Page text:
The other day I bumped into an old friend who I hadn’t seen since school. Seeing me, she looked surprised and said ‘you’re here. I thought you were off exploring everywhere’. The only thing that would have given her this impression were my social media accounts. I rarely post on Facebook; I change my profile picture from time to time, but this is only when I have dressed up and gone to a party. When I upload photos on Instagram, they are always of the better parts of my life: holidays, parties, beautiful walks in the countryside. It really got me thinking about my social media portrayal and how it doesn’t necessarily compute with my current everyday life. Realistically, I am a recent graduate who is missing uni and struggling to find work in my chosen field. I spend most days looking on Indeed, Total Jobs, and LinkedIn applying for jobs and seeking work experience. But to others, I am having a ball.
If this is what my social media portrayal is, then what about the other people that I follow? Surely it’s the same for them? I, like so many of us, spend a lot of time scrolling on my phone looking at people who are in beautiful places and thinking how much I would love to go there too. I envy the amazingly toned bodies of the fitness people I follow and the delicious meals they create. I wonder how they have the time and money to do multiple yoga and body barre ballet classes a week. I see my friends who have managed to find their dream graduate job and who are having the time of their lives in London. It’s difficult for me to remember that what I see is only a snippet of their lives and that the photos that go up aren’t necessarily a reflection of their entire experience.
Recently, due to my friend’s comment and the new channel 4 TV programme The Circle, I have been made more aware of the power of social media. If you saw the TV show you would know that there were various people pretending to be someone they aren’t in order to gain popularity on social media. It really got me thinking about how most of the time, we are so quick to trust everything we see. Even if what is posted is true, and actually happened, it is so easy to create a story around the pictures. We may feel that their whole life is amazing, but, again, people only tend to show the exceptionally great parts. Many people post photos from when they went travelling a year ago or of the meal they had last week in a restaurant. This all leads to the false assumption that they are always out socialising and having fun right now, whilst we may be sat at home in our pyjamas on a Friday night. It makes us want more out of life, like more holidays, more new clothes, more make-up etc. This can mean we lose sight of what is right in front of us and cause us not to appreciate what we have in our lives in the present moment.
Yesterday, as many of you will know, was World Mental Health Day. This also got me thinking about how social media may make it even more difficult to spot someone who is struggling. As I have mentioned before, Facebook and Instagram allow people to only share fragments of their lives, which then encourages them to be perceived in a certain way. This can make it even more difficult to spot when someone needs help because they can hide behind their social media personality and pretend they are okay.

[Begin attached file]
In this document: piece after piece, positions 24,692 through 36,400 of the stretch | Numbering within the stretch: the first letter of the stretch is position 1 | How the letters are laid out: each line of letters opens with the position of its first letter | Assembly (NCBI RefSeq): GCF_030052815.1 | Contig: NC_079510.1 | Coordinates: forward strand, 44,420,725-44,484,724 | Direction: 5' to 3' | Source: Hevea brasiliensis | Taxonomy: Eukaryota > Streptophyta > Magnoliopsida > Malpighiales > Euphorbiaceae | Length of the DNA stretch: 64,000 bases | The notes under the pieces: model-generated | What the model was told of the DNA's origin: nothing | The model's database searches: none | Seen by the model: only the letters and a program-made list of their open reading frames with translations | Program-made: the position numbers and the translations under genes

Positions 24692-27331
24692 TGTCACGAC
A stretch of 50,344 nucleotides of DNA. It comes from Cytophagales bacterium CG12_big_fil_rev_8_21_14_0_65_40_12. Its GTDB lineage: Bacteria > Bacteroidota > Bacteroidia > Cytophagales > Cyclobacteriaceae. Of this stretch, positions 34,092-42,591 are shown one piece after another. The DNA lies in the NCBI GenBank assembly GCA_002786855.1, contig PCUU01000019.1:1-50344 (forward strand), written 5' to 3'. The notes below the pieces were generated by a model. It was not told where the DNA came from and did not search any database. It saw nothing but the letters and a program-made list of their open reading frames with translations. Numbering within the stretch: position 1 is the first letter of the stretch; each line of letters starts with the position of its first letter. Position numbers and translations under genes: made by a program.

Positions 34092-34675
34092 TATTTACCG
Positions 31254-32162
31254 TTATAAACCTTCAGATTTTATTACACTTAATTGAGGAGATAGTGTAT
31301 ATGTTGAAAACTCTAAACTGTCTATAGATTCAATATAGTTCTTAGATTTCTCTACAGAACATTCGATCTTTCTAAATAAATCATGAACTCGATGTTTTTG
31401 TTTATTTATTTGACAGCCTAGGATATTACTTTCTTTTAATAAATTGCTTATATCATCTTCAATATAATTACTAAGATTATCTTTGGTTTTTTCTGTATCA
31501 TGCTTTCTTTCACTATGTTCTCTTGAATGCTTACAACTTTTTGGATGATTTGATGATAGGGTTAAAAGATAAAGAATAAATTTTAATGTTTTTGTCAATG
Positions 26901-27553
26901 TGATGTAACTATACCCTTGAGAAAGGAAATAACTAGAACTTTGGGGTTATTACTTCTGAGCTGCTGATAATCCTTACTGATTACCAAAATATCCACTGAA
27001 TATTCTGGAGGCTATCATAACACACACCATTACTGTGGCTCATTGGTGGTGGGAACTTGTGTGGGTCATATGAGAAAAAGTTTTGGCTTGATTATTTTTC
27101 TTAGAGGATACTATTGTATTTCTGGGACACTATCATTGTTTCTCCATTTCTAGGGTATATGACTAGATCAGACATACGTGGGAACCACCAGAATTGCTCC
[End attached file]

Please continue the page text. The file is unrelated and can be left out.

With regards to health and fitness, it can also be quite disheartening. Getting a toned body takes a while, I know. However, the skill that many fitness fanatics have when photographing their progress makes it look nigh impossible. They breathe in to make their waists look tiny and tense to make their abs look more pronounced. They may even edit their photos on an app, or take a photo when they first wake up only to post it at the end of the day when the people who are looking have just eaten a heavy meal. Sometimes, fitness gurus post what they look like when they aren’t posing a certain way. However, most don’t and it’s easy to get caught up in thinking they look exceptionally bloat-free all of the time.
So far I have only addressed a few negative aspects of social media. However, there is a lot to be said for its benefits too. Without it, myself and thousands of others wouldn’t be able to share our experiences and our blogs with you. Similarly, it would be a lot more difficult to keep in contact with the lovely friends I met at uni. I also speak from experience when I say that platforms like LinkedIn and Twitter can be really helpful when trying to keep track of new vacancies or work experience opportunities in your chosen field. And as well as making us desire things we don’t necessarily need, it can allow us to keep on top of new fashion styles and promote beautiful places worth seeing in different countries across the world. For small businesses, it can be a great way to advertise and reach out to a larger audience too.
So it’s not all doom and gloom! But it is important to be aware of the power of social media. I encourage you to try to see your profiles from a different perspective. Are you being perceived the way you would like to be? Similarly, if you find yourself comparing your life to someone else’s through what you know about them on social media, just remember that you don’t know half of what happens behind the scenes. I know they say a picture paints a thousand words, but how much of the story we create about other people’s lives is actually true?